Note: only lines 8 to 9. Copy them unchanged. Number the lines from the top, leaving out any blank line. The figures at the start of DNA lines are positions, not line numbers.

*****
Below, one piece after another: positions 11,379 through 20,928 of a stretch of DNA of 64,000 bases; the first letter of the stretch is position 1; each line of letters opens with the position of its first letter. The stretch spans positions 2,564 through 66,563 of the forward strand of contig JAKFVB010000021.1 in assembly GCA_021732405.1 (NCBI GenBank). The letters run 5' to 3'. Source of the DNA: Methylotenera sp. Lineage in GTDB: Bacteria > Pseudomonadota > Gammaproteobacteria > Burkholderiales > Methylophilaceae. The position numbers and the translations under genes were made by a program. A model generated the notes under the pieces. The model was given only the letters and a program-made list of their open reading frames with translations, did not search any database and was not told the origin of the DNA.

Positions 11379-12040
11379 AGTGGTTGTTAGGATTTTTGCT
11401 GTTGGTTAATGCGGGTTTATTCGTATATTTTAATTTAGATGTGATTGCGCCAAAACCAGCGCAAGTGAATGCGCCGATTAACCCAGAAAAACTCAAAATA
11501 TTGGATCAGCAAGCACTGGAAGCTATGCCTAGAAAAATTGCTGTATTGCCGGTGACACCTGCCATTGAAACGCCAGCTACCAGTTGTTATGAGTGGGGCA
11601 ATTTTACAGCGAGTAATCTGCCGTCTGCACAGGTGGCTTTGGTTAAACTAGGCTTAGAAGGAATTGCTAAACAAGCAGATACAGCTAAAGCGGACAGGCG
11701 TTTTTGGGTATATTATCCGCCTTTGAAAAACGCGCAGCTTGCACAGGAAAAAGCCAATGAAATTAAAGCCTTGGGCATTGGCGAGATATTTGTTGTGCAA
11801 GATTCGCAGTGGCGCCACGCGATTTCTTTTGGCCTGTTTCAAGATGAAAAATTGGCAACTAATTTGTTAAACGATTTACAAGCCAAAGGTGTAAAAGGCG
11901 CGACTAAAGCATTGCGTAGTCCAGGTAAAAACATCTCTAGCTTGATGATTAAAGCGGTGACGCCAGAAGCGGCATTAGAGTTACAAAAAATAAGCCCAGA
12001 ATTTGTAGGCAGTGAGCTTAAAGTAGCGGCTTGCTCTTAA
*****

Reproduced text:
11801 GATTCGCAGTGGCGCCACGCGATTTCTTTTGGCCTGTTTCAAGATGAAAAATTGGCAACTAATTTGTTAAACGATTTACAAGCCAAAGGTGTAAAAGGCG
11901 CGACTAAAGCATTGCGTAGTCCAGGTAAAAACATCTCTAGCTTGATGATTAAAGCGGTGACGCCAGAAGCGGCATTAGAGTTACAAAAAATAAGCCCAGA